Selecting exposure measures for predicting crash rates on two-lane rural highways

Date of Completion

January 2002


Engineering, Civil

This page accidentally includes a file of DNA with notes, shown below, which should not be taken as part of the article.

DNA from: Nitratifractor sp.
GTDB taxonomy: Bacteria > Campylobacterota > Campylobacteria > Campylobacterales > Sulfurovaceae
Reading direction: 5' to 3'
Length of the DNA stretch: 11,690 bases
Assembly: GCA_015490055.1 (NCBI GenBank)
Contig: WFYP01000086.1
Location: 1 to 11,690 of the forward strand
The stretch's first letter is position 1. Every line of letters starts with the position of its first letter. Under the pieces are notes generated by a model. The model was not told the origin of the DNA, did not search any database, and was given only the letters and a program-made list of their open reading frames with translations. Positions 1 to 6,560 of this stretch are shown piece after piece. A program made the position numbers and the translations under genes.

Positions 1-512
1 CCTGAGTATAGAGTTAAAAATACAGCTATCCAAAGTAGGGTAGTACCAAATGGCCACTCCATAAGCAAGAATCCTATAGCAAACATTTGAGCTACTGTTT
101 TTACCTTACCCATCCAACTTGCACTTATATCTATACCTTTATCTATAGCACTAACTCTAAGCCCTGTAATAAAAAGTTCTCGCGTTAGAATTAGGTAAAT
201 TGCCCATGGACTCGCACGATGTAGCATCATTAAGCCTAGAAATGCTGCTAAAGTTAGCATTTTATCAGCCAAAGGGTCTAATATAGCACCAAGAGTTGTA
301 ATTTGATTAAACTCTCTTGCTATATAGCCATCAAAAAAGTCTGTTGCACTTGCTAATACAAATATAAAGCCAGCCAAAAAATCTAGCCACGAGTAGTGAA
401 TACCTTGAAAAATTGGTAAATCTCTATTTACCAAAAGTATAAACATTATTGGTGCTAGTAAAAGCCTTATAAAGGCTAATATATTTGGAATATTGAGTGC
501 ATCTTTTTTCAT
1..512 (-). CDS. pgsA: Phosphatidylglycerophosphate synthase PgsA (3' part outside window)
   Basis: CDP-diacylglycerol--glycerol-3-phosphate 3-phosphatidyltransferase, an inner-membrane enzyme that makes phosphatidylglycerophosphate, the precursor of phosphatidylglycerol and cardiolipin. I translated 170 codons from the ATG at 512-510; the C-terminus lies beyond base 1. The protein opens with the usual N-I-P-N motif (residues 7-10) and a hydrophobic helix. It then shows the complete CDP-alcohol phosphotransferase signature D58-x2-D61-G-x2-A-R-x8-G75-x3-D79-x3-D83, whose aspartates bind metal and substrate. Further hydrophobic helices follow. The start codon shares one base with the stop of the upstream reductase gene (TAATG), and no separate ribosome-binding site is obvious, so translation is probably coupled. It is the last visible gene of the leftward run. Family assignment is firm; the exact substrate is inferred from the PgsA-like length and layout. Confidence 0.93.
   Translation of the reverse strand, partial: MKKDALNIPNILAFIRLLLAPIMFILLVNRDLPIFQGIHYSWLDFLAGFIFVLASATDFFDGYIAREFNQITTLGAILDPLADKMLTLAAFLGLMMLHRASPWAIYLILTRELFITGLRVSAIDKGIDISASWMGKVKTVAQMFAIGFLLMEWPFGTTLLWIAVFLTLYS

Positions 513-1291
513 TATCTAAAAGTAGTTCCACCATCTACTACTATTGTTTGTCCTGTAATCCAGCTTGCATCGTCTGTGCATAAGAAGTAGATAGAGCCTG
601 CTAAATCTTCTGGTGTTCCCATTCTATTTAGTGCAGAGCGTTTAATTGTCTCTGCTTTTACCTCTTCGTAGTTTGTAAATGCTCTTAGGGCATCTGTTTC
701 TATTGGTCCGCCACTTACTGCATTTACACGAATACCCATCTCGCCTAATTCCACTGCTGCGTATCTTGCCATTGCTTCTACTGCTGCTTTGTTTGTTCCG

A critical part of any risk assessment is identifying how to represent exposure to the risk involved. Recent research shows that the relationship between crash count and traffic volume is non-linear; consequently, a simple crash rate computed as the ratio of crash count to volume is not proper for comparing the safety of sites with different traffic volumes. To solve this problem, we describe a new approach for relating traffic volume and crash incidence on rural two-lane highway segments. Specifically, we disaggregate crashes into four types: (1) single-vehicle, (2) multi-vehicle same direction, (3) multivehicle opposite direction, and (4) multi-vehicle intersecting direction, and define candidate exposure measures for each (as a function of site traffic volumes) that we hypothesize will be linear with respect to each crash type. ^ This report first describes investigation using crash and physical characteristics data for highway segments from four states participating in the Highway Safety Information System (HSIS). We have used a hierarchical Bayesian framework to fit zero-inflated-Poisson regression models for predicting counts for each of the above crash types as a function of the daily volume, segment length, speed limit and pavement width. We found that the relationship between crashes and the daily volume is non-linear and varies by crash type, and is significantly different from the relationship between crashes and segment length for all crash types. These findings cast doubt on the usage of VTM and AADT as usual exposure measures. ^ Part III of the report describes an investigation using hourly volume counts for small samples of highway segments from two states. The results reveal how the relationship between crashes and hourly flow rate varies by time of day, thus improving the accuracy of crash count predictions. The results show that even accounting for time of day, the disaggregate exposure measure—hourly flow rate is indeed non-linear for each of the four crash types. These findings help us to further understand the relationship between number of crashes and flow rate, segment length and other risk factors, and facilitate more meaningful comparisons of the safety record of seemingly similar highway locations. ^